The temperature dependences of the capacitance and in an as grown BPI film (after first stage of crystallization) on sapphire α-Al2O3 are shown in Figs. 16a and 16b. The same dependences, but measured a month after film preparation (after second stage of crystallization), are presented in Figs. 16c and 16d. One can see that there is almost no change in the Tc temperature over time, and only the height of the capacitance peak at T = Tc slightly decreases. The frequency dispersion of the capacitance and losses in the temperature range T > 260 K completely disappears a month after film preparation. In contrast, the dispersion of the dielectric response remains below Tc, which indicates that the motion of the domain walls contributes to the dielectric relaxation. This fact suggests that the BPI/α-Al2O3 films have a domain structure below Tc, and domain walls are more weakly bound with defects at the interface between the centrosymmetric substrate and film than in the case of substrates with piezoelectric properties (BPI/LiNbO3 and BPI/α-SiO2).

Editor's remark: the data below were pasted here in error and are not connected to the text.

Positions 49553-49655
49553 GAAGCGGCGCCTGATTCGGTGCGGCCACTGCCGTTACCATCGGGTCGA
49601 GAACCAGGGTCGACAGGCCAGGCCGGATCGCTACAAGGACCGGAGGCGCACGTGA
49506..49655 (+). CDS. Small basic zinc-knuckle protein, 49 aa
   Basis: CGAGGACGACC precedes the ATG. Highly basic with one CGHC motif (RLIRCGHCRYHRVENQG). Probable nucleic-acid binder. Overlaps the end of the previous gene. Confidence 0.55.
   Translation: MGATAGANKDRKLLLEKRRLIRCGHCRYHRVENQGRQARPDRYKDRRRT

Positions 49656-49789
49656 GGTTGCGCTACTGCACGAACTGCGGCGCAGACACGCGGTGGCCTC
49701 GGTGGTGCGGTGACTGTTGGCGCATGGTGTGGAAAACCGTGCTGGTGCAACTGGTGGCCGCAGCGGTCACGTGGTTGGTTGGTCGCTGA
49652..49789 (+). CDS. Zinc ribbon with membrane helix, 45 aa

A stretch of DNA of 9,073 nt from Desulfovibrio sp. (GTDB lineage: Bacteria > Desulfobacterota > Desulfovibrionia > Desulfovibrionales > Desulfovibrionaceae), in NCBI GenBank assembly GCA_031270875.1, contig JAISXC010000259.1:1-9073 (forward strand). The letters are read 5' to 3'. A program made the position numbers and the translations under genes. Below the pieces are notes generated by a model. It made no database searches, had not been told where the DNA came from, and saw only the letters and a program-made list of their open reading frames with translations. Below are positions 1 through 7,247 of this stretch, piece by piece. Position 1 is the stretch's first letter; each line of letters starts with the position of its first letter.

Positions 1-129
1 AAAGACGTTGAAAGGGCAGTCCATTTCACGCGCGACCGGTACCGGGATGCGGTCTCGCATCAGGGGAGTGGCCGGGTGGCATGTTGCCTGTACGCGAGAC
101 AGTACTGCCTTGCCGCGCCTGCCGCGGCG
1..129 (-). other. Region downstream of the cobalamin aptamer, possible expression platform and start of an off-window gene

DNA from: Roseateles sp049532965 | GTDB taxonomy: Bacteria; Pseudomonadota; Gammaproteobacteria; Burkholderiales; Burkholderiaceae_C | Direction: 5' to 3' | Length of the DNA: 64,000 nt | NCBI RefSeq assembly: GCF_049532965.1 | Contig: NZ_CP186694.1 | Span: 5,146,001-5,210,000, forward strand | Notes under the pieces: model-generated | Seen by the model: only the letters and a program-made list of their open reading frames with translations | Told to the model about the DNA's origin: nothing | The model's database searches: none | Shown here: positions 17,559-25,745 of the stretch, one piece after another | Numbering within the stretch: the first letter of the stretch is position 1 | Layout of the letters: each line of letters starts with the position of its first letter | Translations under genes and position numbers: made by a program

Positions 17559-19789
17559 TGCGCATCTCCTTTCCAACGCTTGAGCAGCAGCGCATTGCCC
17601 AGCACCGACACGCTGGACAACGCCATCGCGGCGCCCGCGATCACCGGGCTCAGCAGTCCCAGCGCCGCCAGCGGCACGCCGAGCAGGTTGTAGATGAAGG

Another difference in the properties of films grown on centrosymmetric and noncentrosymmetric substrates is the contribution that the interaction between the substrate and film makes to the structure capacitance. This interaction is due to the dynamic deformations, caused in a piezoelectric substrate by the electric field applied to the interdigital electrodes (reverse piezoelectric effect), which deform the film and lead to an additional contribution to the structure capacitance at T < Tc (because of the direct piezoelectric effect). This interaction leads to a slower decrease in capacitance with a decrease in temperature below Tc than in the bulk crystal. Obviously, this effect should not occur in the case of centrosymmetric substrates, where dynamic deformations are absent. The dependences that the normalized capacitance Cn has on the difference T – Tc for the BPI/α-SiO2, BPI/LiNbO3, and BPI/α-Al2O3 structures are compared in Fig. 17. The capacitance was normalized to make the dependence Сn(T – Tc) for all structures coincide in the paraelectric phase. It can be seen that, for a structure with a centrosymmetric substrate (BPI/α-Al2O3), the capacitance decreases much more rapidly with a decrease in temperature below Tc. Even at T – Tc = –40 K, the capacitance of this structure almost coincides with the background, to which it tends at high temperatures ((T – Tc) ≈ 60 K). In contrast, for the BPI/α-SiO2 and BPI/LiNbO3 structures, the capacitance at T – Tc = –40 K exceeds the background value by a factor of 2.